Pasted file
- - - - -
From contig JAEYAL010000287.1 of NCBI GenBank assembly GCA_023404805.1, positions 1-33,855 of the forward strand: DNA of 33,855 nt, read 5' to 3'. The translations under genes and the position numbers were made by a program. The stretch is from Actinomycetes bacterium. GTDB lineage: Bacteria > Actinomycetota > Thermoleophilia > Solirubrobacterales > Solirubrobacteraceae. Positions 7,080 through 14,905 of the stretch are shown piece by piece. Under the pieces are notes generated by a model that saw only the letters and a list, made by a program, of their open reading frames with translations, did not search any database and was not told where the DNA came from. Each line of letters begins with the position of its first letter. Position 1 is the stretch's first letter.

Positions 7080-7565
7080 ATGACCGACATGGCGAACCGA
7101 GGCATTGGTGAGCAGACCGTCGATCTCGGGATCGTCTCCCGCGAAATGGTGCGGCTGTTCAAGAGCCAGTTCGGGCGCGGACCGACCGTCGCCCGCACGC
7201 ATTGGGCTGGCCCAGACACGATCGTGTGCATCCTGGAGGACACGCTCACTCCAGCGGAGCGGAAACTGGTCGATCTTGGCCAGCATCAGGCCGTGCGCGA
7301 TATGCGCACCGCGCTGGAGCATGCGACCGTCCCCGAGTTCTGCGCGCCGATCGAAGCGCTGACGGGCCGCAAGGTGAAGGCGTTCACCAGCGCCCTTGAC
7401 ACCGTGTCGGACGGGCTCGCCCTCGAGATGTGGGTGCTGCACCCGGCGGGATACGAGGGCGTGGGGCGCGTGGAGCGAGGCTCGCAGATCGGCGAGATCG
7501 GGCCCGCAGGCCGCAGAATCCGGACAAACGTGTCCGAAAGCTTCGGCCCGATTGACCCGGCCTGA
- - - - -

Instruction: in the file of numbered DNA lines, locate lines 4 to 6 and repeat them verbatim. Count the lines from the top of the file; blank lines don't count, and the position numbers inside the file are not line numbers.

7101 GGCATTGGTGAGCAGACCGTCGATCTCGGGATCGTCTCCCGCGAAATGGTGCGGCTGTTCAAGAGCCAGTTCGGGCGCGGACCGACCGTCGCCCGCACGC
7201 ATTGGGCTGGCCCAGACACGATCGTGTGCATCCTGGAGGACACGCTCACTCCAGCGGAGCGGAAACTGGTCGATCTTGGCCAGCATCAGGCCGTGCGCGA
7301 TATGCGCACCGCGCTGGAGCATGCGACCGTCCCCGAGTTCTGCGCGCCGATCGAAGCGCTGACGGGCCGCAAGGTGAAGGCGTTCACCAGCGCCCTTGAC